Matt Moran in the garden to promote his latest book, Matt’s Kitchen Garden Cookbook.
Matt Moran in the garden to promote his latest book, Matt’s Kitchen Garden Cookbook. Photo Robert Palmer

Matt Moran and the joy of paddock-to-plate

MATT Moran is synonymous with paddock-to-plate cuisine.

The man so passionate about produce has a family background in farming that goes back five generations.

Before he was crafting edible works of art from the by-products of Darwin pearls or combining Fleurieu Peninsula alpaca with snake beans in a curry, he was well accustomed to the hardship faced by producers.

When Matt was age six his father, after selling a property at White Springs that had been in the family for more than a century to buy a nearby property, went broke and lost everything.

His family packed up and moved to western Sydney, near Blacktown.

But it was life on the sheep and dairy farms where he was raised that instilled a fire in his belly for the integrity of ingredients.

"I always say if you know something about the food you are cooking with and you are using, it always tastes that little bit better," Moran told APN.

"The book is all about market gardens, which all comes down to seasonality," he explains. "This time of year, spring lamb is the best, mangoes and peaches are all coming into season, asparagus is everywhere. I follow the seasons, rather than my favourite foods.

"When asparagus is in season we should be using it and really grateful that we've got it. When it's not in season, we shouldn't be buying it from other countries. What we should be doing is looking forward to when we have it again. We're changing and I'm going to help change it."

This is also the reason he's made the 20,000km journey through South Australia and Western Australia to meet the producers for the second season of Paddock to Plate on Foxtel's Lifestyle channel.

"My father and I have a property in the Central Tablelands and we farm lamb and beef cattle, so it's pretty important to me for producers to get some credit for what they do, how hard they work and how much they love what they do," he says. "I encourage people to go to farmers' markets and grow as much as they can to feed their families, rather than buying it from a supermarket chain. I think if you know your food's history, it tastes better."

His grandfather was also an oyster farmer from Tasmania.

"That's where I learned how to eat oysters and open them," he laughs.

Not quite as popular for their meat here in Australia are pearls, which are one of the highlights of the Paddock to Plate season finale airing on Wednesday, when Moran explores the red dirt and big skies of the Kimberley.

"It's epic. We go up to Cone Bay, we go mustering cattle and go out to Paspaleys on their boat and get some pearls - it is a cracking episode. A lot of our pearl meat goes overseas as it is considered a delicacy over there but obviously the beautiful pearl comes with it and it's amazing watching how they do it, and what an incredible family with a vision."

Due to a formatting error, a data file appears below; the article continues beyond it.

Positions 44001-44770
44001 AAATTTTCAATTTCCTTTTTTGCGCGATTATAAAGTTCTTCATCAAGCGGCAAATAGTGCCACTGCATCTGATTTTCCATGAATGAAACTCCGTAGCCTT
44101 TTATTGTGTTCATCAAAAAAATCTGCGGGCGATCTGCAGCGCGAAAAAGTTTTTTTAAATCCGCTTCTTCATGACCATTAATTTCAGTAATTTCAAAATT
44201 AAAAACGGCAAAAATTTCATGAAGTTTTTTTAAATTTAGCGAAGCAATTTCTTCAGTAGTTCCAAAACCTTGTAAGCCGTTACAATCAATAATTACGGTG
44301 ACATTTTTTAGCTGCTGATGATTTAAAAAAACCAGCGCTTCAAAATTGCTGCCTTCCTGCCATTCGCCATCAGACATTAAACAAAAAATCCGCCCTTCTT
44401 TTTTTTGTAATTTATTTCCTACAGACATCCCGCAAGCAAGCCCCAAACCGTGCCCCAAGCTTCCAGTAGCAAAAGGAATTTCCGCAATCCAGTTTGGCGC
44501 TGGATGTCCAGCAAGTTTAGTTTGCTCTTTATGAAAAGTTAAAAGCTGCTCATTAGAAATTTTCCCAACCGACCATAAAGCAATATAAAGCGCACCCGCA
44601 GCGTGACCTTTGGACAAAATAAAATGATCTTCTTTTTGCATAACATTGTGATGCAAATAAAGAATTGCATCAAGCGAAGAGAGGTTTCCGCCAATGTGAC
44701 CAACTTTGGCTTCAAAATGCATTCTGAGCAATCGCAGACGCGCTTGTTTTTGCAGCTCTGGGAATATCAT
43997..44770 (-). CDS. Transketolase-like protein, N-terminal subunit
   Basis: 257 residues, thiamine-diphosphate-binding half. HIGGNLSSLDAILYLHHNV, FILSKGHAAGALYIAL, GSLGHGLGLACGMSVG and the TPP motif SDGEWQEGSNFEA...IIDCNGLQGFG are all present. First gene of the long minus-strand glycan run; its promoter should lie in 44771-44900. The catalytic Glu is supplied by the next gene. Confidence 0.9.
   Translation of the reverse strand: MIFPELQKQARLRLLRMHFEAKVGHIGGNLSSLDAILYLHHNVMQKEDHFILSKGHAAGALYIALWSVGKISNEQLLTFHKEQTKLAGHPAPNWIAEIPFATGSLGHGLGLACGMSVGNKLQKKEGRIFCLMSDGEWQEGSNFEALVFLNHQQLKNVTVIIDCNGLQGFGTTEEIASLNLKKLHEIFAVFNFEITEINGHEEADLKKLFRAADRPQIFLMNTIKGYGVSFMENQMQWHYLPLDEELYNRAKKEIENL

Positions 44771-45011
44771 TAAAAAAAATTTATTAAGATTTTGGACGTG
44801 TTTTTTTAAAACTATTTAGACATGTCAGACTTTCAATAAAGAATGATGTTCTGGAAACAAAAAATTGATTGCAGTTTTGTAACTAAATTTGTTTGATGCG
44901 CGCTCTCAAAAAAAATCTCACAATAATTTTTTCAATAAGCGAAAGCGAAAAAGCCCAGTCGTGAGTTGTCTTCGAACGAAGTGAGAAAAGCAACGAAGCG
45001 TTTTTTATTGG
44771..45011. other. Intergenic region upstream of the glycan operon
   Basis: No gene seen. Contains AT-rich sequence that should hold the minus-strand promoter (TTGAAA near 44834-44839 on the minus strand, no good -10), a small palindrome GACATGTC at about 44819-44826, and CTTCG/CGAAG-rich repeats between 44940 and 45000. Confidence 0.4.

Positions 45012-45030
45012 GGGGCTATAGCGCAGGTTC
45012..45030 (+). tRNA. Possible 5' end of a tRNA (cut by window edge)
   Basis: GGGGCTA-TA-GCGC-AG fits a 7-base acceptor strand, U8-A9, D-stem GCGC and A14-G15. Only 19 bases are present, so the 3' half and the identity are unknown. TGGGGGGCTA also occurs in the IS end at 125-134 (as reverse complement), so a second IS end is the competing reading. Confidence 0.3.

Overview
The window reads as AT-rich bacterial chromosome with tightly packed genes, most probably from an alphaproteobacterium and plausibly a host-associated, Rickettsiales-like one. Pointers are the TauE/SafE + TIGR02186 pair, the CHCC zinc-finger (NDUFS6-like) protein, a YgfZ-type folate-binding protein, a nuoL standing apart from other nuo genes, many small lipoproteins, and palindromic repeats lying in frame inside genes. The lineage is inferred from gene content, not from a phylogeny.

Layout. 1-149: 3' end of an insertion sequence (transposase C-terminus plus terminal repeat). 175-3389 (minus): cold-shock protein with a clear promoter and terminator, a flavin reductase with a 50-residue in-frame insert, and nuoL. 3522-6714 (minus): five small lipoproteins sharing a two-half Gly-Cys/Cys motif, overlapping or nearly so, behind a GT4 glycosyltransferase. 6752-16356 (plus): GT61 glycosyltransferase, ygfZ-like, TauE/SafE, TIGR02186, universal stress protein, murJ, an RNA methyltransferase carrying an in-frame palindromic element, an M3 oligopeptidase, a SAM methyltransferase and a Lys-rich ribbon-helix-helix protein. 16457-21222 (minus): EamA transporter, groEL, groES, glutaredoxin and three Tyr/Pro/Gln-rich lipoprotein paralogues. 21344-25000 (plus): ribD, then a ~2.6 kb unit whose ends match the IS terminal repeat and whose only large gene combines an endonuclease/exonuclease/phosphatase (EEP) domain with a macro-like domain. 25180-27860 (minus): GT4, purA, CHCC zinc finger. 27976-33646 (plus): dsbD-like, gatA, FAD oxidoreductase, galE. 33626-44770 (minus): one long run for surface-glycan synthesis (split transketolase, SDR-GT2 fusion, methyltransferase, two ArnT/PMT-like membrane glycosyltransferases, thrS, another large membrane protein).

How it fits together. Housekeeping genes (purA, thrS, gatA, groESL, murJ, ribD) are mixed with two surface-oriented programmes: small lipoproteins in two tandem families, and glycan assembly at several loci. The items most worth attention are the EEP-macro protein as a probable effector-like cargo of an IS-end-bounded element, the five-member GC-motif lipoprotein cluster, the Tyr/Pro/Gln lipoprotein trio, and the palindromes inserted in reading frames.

Paspaley harvests about 80% of Australia's pearl meat from its farms between Broome and Darwin. About seven tonnes goes overseas every year, mainly to Japanese and Chinese markets, which pay about $100 per kilogram. It tastes like a cross between a scallop and abalone, he says.

"I use a little bit of pearl meat and do some ceviche and I go up to Cone Bay and cook some barramundi - the best barramundi in the world - and I go mud crabbing."

Through Paddock to Plate, Moran has forged close friendships with his suppliers and a greater understanding of the issues producers face.

"A lot of them have diversified over the years because they've had to survive. A dairy farmer is not just a dairy farmer now, he produces veal or he makes cheese or he's the guy who fixes the fences next door. It's getting harder and harder for farmers and I really sympathise for them."

Moran, born in Tamworth, dropped out of school at 15. By 18, he owned his first business baking cakes and tarts for delicatessens, while working at La Belle Helene in Sydney's Roseville, where he completed his chef's apprenticeship.

Moran employs more than 500 people at restaurants including the Opera Bar in Sydney and Riverbar and Kitchen in Brisbane.

"Every restaurant is different but it is all about produce. You are always going to do a better job by having good produce," he says.

His latest ventures include a second Chiswick at the Art Gallery of New South Wales, which is set to open next week, and plans for a landmark three-storey restaurant at the Barangaroo precinct in Sydney, due to open in March 2016. Moran said it would be like nothing he's ever done.

"You look at Singapore now and people are building rooftop gardens on all the big buildings," he says. "I'll grow some herbs - I can't give away too much yet."

When asked how he would sum up his career so far, Moran's answer was simply: "Not finished."

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